Together we achieve more

LWF General Secretary Junge met with the chief of Koutoufou village Adam Younouss, who provided the Seeds for Solutions project with land on which refugees from the Djabal camp and villagers from Koutoufou jointly farm. Photo: LWF/A. Danielsson

General Secretary Junge meets UN High Commissioner for Refugees, LWF partners and government officials in Chad

(LWI) – Collaboration is a key element in serving the people of Chad, Rev. Dr Martin Junge said during a visit there last week. The Lutheran World Federation General Secretary made these remarks following meetings in the capital N‘djamena and the Sila region with leaders of key LWF humanitarian and development work partners including the United Nations High Commissioner for Refugees (UNHCR) Filippo Grandi; officials of other UN agencies, national and local government representatives; non-governmental organization (NGO) actors; and members of the ACT Alliance.

“Together we achieve much more than we do alone,” Junge said after his seven-day familiarization with the work carried out by the LWF Country Program in Chad. “This will be ever more important as LWF Chad expands its work into the Lake Chad region, which is currently undergoing a humanitarian crisis.”

LWF Regional Program Coordinator for Central Africa, Susan Muis, who accompanied Junge, affirmed his words. “The overwhelming humanitarian and development needs in Chad call for strong partnerships, bringing together partners with their expertise to complement each other in service.”

Largest implementing partner of UNHCR

The overall situation of refugees in the world was the focus of the meeting between Junge and Grandi. The two leaders spoke of the strategic agreement between the LWF and UNHCR and took up specific aspects of the cooperation and ways of deepening engagement for refugees in the world. “As a faith-based organization the LWF brings operational capacity as seen in Chad, a global constituency and a moral voice grounded in faith, advocating for the protection of refugees and accountability to international laws that commit states to such protection,” Junge said.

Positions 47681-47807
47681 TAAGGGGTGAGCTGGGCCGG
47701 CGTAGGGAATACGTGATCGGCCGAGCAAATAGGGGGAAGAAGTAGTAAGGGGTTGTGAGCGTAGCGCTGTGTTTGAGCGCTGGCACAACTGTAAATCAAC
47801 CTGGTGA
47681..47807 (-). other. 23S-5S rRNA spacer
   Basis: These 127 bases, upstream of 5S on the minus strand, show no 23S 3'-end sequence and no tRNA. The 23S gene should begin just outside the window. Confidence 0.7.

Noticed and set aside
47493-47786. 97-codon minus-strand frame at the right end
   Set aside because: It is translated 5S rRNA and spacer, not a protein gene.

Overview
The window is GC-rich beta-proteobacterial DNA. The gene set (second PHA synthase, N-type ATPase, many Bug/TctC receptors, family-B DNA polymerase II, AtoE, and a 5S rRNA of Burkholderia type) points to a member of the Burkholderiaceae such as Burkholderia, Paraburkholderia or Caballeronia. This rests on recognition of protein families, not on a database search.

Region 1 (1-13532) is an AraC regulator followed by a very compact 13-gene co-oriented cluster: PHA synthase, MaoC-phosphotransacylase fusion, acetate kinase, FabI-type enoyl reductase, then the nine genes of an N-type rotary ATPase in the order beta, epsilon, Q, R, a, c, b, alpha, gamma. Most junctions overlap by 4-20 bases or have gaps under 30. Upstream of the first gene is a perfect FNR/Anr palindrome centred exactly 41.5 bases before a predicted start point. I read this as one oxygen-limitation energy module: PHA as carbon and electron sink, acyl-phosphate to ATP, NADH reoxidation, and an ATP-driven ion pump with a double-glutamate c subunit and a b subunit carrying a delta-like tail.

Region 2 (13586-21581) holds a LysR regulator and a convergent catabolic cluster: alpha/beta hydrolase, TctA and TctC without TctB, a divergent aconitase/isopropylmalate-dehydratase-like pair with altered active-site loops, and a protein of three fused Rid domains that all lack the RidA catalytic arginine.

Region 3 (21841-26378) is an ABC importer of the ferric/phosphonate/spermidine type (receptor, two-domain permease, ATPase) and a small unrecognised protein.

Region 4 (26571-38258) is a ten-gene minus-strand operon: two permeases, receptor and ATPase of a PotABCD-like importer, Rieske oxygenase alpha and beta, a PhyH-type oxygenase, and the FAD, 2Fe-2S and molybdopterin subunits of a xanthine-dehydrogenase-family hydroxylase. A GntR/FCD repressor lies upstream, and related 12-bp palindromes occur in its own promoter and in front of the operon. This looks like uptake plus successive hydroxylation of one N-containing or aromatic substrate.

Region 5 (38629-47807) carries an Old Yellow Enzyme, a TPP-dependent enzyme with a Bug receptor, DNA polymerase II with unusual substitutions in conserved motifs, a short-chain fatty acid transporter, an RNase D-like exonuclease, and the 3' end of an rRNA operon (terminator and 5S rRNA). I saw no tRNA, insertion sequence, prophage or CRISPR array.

The LWF is the largest implementing partner of UNHCR in Chad and is currently working in 12 of the 18 refugee camps and in 181 host villages in the country. Since 2014 LWF has been implementing the Seeds for Solutions project in collaboration with UNHCR and support from the United States Bureau of Population, Refugees and Migration. The partnership with UNHCR in Chad began in 2007 when the LWF started humanitarian work in the country.

Engagement with government authorities

Junge met national government officials, including the Secretary of State Barnabas Sing-Yabe and the Mr. Ahmat Djamaladine Mahamat, director of the department that deals with NGO affairs in Chad. In Goz Beida he held discussions with local government officials, including the Governor of Sila region to whom he expressed gratitude for support to LWF’s work, including negotiations to provide land that is jointly farmed by the refugees and host communities.

Diakonie Katastrofenhilfe (DKH), with which the LWF constitutes the Chad ACT Alliance forum was among several organizations and NGOs that Junge thanked. “The steady support of DKH has allowed the LWF to grow. The plans to move to the Lake Chad region will further strengthen LWF’s presence in Chad.”

In discussions with Catholic Relief Services, and referring to the Declaration of Intent signed by Caritas Internationalis and LWF World Service at the Joint Commemoration in Lund, Sweden, on 31 October, Junge emphasized that “this declaration needs to be expressed in concrete cooperation and joint work.”

Interfaith cooperation for peace

The visit provided an opportunity to meet officials of an inter-religious platform that brings together leaders from the Roman Catholic, Evangelical and Muslim communities. “I was very encouraged to hear about their joint workshops all over Chad,” Junge said, adding, “their joint presence among people traumatized by conflict, for instance in the south of the country, represents a starting point for a healing process and contributes to peace.”

Muis said the appreciation expressed by many for LWF’s presence in Chad during the visit confirmed the good work the LWF is doing in Chad. “We heard this from refugees, the Country Representative of UNHCR and government officials. That is a good message to hear, take with us, and it provides a solid basis for our continuing work in Chad.”